Men may not have the noise of their reproductive clock alarming them but they tend to have other hang-ups, like still being able to perform in bed.

Of course, there is no proof that I am past the halfway point of my life just because I’m in my fifties – if I live to 120, I may still be almost a decade short of my midlife.

On the other hand, my midlife may have come and gone. How would I know?

Some people refer to midlife as the period when a crisis causes them to reassess what is important – the midlife crisis, which usually expresses either mentally or physically: Some of use are suddenly confronted with a medical condition that needs immediate attention; others suddenly find themselves experiencing emotional  problems, such as anxiety and depression.

In reality, it is never either physical or mental but a combination of both.

My own crisis came with high blood pressure. After fifty or so years of never having any medical problems, I was convinced that I was healthy and would forever be so, so I ignored all the symptoms: the scales were wrong and the shortness of breath was just my age. Consequently, it took months of feeling increasingly ill before I actually walked into a doctor’s office.

The doctor was quick to say that some people are simply prone to getting high blood pressure at a certain age and I’d have to take medication for the rest of my life or I could be dead tomorrow.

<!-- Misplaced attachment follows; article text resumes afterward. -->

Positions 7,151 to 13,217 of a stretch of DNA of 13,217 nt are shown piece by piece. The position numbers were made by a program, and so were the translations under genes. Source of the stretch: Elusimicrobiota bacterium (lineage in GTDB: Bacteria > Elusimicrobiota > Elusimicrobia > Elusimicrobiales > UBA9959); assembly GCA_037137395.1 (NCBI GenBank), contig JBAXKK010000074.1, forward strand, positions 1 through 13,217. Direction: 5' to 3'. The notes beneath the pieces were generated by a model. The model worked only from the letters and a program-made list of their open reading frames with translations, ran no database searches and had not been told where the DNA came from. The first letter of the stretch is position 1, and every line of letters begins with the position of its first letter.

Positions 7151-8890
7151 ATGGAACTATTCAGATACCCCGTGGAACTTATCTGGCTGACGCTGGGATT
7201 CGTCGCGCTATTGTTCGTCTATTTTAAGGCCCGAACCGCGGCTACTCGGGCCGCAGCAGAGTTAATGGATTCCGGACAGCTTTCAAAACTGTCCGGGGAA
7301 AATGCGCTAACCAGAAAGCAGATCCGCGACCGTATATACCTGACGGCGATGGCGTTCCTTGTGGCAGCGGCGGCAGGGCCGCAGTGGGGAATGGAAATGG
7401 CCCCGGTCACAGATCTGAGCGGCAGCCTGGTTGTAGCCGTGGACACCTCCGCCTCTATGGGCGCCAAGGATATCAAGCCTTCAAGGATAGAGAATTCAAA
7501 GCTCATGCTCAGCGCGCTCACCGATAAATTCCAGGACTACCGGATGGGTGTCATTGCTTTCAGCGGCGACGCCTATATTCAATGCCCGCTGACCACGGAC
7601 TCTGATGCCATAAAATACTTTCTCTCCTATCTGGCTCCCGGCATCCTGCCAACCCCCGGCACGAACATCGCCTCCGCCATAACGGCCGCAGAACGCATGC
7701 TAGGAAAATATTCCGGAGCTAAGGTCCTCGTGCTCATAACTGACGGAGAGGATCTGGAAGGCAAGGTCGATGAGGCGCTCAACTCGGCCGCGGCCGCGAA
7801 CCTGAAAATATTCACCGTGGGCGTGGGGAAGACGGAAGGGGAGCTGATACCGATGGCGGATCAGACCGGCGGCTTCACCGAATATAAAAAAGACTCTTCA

Of course, it wasn’t my age that caused the high blood pressure; it was the accumulation of twenty or so years of keeping my emotions locked inside. Like so many women who want another child, I had been going between hope and disappointed month after month but kept the desire and the pain inside.

The day after I went to see the doctor and was told it was a blood pressure problem, I woke up suddenly knowing what the answer was: I had to open the taps; I was literally drowning in the emotions that had no way out.

This insight was later confirmed when I read Louise Hay’s book You Can Heal Your Life.

So I ignored the doctor’s threat, sought the help of a homeopath, an aroma-therapist and a reflexologist, and made some changes to my lifestyle. But most of all I shed all the tears that had been bottled up – privately, since I am still an introvert – and now my blood pressure is back to normal.

Some times it takes a crisis to wake up to what is happening under the surface; to understand that the body and the mind are intimately connected and that our beliefs direct what we experience; that “midlife” may be just a social construct we have grown up to expect.

What if midlife is not meant to be a crisis but a calling?

Midlife may have been calling me; it was alerting me to the need to make some changes to my life; to explore new possibilities and maybe to forget old regrets and explore a new future – I am now a hypnotherapist.

We talk about “a calling” when we mean a vocation; something in life you are meant to do because it is a natural drive and you can’t stop it.